“Go Guitar!” That was my name while I ran the Inaugural Rock ‘n’ Roll St. Louis Half Marathon. I wanted to run this race because it’s in my hometown, and so many people I know were running it with me: Andrea (sister), Patrick (husband), Devin (cousin), Amy (friend), Delaney (family friend). My parents were there to cheer us all on with cow bells.
We got down to the race early (for once!) and were able to get some great pictures together. I heard the mayor (Francis Slay) over the loud speaker, so when I got up to the starting line I got my picture taken with him. (I’m sure he was thinking ‘am I really getting my picture taken with a human guitar!?!?)
I decided to dress up as a pink guitar for this race to keep with the Rock ‘n’ Roll theme. Because it was an inaugural race, I figured people would respond well to a rock instrument. Well… I was right! The whole way people cheered me on. And as always, I took time to thank the families that came out early, as well as the first responders that were blocking the streets and on standby for medical emergencies. I wanted to let each of them know how thankful all of us 21,000 runners are for their work. We couldn’t do something is incredible without them.
As soon as we crossed the starting line, my younger sister took off. She’s an extremely fast runner and I couldn’t keep up. I ran with my husband for a few miles which was wonderful. We both had a hard time pacing ourselves because we were so excited. Then, my foot fell asleep.
I’ve been having this problem for a long time. But I didn’t want to stop. It was too early in the race. At one point I couldn’t feel either of my feet at all. I stopped and retied my shoes. I stretched my foot, but in a minute or two I was going full speed again. I dealt with this problem for a couple miles and then all the feeling came back and I was fine.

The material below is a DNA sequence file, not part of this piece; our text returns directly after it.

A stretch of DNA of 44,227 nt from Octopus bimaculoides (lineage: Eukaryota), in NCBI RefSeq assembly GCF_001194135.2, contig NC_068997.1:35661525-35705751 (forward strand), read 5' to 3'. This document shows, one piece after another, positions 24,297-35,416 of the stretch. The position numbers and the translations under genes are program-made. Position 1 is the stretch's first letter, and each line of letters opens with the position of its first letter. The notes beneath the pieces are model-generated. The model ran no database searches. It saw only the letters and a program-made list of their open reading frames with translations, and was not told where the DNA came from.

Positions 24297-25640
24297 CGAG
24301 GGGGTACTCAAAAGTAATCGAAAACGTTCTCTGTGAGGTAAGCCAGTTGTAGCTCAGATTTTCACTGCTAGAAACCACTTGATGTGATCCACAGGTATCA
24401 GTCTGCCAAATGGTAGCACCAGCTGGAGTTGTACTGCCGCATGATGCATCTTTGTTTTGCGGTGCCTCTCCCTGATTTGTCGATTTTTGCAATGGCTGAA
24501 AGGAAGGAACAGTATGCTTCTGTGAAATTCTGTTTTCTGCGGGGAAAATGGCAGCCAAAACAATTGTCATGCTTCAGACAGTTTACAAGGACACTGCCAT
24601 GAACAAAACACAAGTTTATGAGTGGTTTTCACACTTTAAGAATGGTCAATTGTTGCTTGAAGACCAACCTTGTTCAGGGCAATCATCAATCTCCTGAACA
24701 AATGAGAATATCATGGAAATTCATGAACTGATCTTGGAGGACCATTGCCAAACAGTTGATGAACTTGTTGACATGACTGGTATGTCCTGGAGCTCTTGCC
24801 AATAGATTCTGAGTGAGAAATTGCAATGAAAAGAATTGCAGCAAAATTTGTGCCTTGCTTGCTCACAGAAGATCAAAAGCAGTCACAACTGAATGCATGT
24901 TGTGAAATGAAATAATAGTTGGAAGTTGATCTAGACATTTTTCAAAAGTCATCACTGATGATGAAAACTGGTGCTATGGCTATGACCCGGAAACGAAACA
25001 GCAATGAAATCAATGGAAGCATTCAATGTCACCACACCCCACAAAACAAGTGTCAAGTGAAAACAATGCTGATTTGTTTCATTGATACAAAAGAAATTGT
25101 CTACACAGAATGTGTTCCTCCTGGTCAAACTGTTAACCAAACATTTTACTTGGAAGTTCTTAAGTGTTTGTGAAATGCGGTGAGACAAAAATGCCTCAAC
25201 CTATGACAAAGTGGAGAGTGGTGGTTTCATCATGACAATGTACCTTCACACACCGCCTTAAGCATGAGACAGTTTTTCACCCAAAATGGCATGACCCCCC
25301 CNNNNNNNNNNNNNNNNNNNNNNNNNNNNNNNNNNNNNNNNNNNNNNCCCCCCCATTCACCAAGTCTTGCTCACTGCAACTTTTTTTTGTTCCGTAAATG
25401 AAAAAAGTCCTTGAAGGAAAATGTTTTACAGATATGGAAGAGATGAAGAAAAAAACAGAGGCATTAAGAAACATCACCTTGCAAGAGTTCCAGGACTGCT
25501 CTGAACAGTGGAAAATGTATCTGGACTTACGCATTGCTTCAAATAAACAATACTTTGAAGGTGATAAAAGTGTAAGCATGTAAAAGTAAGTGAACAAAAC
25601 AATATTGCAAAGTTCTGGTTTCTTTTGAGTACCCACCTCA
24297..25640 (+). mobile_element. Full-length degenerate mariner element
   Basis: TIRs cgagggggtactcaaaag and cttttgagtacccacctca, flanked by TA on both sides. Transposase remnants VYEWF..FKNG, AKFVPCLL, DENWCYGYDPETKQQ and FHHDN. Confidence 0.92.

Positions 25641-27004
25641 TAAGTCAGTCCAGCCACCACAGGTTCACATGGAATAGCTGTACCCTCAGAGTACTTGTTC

One of the reasons I didn’t want to stop is because there were so many crowds. Usually there’s a huge crowd at the beginning and end of a race and smaller crowds near some of the bands. In St. Louis– it was like the entire town came out to watch, give us water (and beer– thanks guys!), and cheer us on. I’ve never seen so many people during a race. They even beat Chicago crowds!
Every time I decided to take a break, someone would yell “Don’t give up guitar! Don’t fret!” I had to keep running.
Next thing I knew I was at the end of the race. It seemed like it went by so fast. I crossed the finish line in 2 hours and 24 minutes– only 5 minutes slower than my Chicago Half. That sounds great– but let me explain why it’s alarming.
I’m running a full marathon next Sunday– the Marine Corps Marathon. That’s 26.2 miles. According to my coach and all the training literature I have, I should have only ran 8 miles max. I ran 13.1 and on top of that, I ran it fast. There’s some concern about running again in a week. Some people say I’m crazy. I say I’m “determined.”
After the race, I stretched and stretched and stretched. Monday, I stretched and stretched and stretched. Tuesday, I felt normal again. That’s a great sign. Ultimately, I think this half marathon is helping me prepare for the full. And I’ll really have to focus on pacing myself.
I plan to dress up again next weekend. But it will be close to Halloween, so I’ll be in good company. I can’t wait!